Should Your Brand Reply to All Social Media Posts?

Lien Brusselmans
Lien Brusselmans Marketing Manager, Engagor

Posted on November 25th 2013

Should Your Brand Reply to All Social Media Posts?

The answer is simple: no.

Social media customer service comes down to this: you have to carefully think about what you will reply to. This may sound simple but each company will have their own angle when coming up with an answering scheme. An answering scheme is a clear guide social media advisors follow when social messages roll in. It looks something like this:

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Comments versus questions

The core of social media customer service is replying to the questions people ask your brand. Then there are the more ambivalent posts that are actually comments or just people talking to their friends about your brand. If you pick this up and the message actually contains a question, you can reach out and offer your help. People will be positively surprised at your proactive approach!

Twitter @mention or not?

Some brands reply to all social messages about their brand, others don’t. What often happens is that brands don’t react to tweets that only mention their name but not @mention their Twitter handle. Use a social media management tool to easily pick up both types of messages and reply to them. Small effort for you, very much appreciated by customers!

Compliments

If people compliment your brand, it’s a nice gesture to thank them, like or favorite their message. Just a heads up that you appreciate them taking the time to share their positive experience with your brand! Of course, if the workload is too high, you should definitely prioritize the actual questions.

Insults

Remember your parents’ wise words: if someone insults or mocks you, don’t start an argument but just ignore them. The same goes for insults to your brand. There’s no use in responding to these types of messages. People can give their opinion or criticize you because of a bad experience with your brand, but insults are a very different thing.

Key takeaway? Sit down and build your answering scheme before you dive in social media customer service. It will save you lots of time, worries and discussions. Good luck!

Lien Brusselmans

Lien Brusselmans

Marketing Manager, Engagor

Lien Brusselmans is Marketing Manager at Engagor, an all-in-one social media management tool for companies that want to monitor and manage their online presence. It's is a time-saver for companies that want the all-in-one solution: useful analytics about their perception online, as well as the possibility to post on several platforms from within one tool.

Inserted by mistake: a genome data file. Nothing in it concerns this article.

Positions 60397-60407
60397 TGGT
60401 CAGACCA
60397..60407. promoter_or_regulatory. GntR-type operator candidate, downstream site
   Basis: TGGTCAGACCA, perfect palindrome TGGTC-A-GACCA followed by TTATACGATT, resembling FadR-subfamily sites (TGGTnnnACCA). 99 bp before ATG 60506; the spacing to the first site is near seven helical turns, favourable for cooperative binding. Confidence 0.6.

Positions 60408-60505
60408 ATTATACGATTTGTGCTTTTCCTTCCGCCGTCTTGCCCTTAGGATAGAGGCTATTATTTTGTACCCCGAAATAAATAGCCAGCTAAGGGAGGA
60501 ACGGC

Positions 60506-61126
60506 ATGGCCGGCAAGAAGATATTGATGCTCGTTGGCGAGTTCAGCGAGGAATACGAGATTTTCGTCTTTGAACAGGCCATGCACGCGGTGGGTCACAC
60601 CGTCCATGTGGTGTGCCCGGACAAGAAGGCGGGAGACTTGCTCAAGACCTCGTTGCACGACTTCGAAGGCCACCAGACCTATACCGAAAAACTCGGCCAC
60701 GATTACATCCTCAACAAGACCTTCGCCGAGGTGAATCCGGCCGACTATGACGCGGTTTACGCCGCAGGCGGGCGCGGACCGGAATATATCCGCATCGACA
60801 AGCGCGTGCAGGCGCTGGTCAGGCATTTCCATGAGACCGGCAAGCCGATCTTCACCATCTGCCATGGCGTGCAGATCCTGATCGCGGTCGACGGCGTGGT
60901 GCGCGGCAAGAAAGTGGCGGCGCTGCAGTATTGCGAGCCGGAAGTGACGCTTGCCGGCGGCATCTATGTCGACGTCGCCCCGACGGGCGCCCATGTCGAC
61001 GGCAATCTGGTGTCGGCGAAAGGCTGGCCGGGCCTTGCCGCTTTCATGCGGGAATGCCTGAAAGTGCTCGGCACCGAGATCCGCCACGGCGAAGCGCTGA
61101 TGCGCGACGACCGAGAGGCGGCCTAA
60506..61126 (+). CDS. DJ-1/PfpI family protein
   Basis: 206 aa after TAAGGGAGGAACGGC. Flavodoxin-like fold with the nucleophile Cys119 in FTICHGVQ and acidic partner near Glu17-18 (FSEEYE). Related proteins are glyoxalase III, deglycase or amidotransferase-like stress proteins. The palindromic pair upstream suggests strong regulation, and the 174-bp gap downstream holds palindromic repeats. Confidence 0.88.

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Comments

Good advice Lisa. When it comes to insults, I agree about not answering for the most part. But I think there is an important category missing here and that is complaints, which are not the same as insults. Brands should be keeping track of complaints to detect sentiment patterns and possibly change customer service policies that are just plain bad. Also, it might not be good to totally ignore a customer with a complaint if what they say is true and it exposes a flaw on your part. An apology might be in order,maybe offline or in an email, but it's a case-by-case basis call IMO. Ignoring a customer complaint that clearly exposes a mistake you made could be worse for your reputation that simply saying you are sorry and correcting the problem. Thanks for the advice!

Hi Chris! Thanks for your reaction and I completely agree with you. Plain insults based on no real grounds, should not be responded to. Complaints however definitely should! If people dislike something about your brand (bad service they got, products of a bad quality, etc.) and take the effort to reach out to you and tell you about it, they deserve a reply. It's even better if brands really document on these complaints and report about them to the appropriate company departments. Cheers!

Re: Some brands reply to all social messages about their brand, others don’t. What often happens is that brands don’t react to tweets that only mention their name but not @mention their Twitter handle. 


Yes, I think that a company doesn't have to respond to every tweet where someone simply writes their name - it's good to keep an eye on these but replies may make the individual feel like the company is "spying" on them :)

 

Re: Insults

I make all of my clients come up with a plan for how to handle these - I wouldn't tell them to just ignore it, but they should not respond, and there are some steps involved for documenting the post, deleting it, and then directing any inquiries about it to the brand's page guidelines (i.e. any posts using offensive language, etc)

Good point! People indeed typically have two reactions when brands respond to non @mentions. They really appreciate the effort or they feel like being spied on :) 

I believe there's a big difference between plain insults and complaints. The latter is based on particular grounds and deserve to be replied to and acted upon. Plain insults shouldn't be responded to but it might indeed be wise to still document on them.

Thanks for sharing your point of view! 

How about replying to comments in a positive way to enlighten those bias individuals and sent a message to the public that your business is proactive and customer friendly.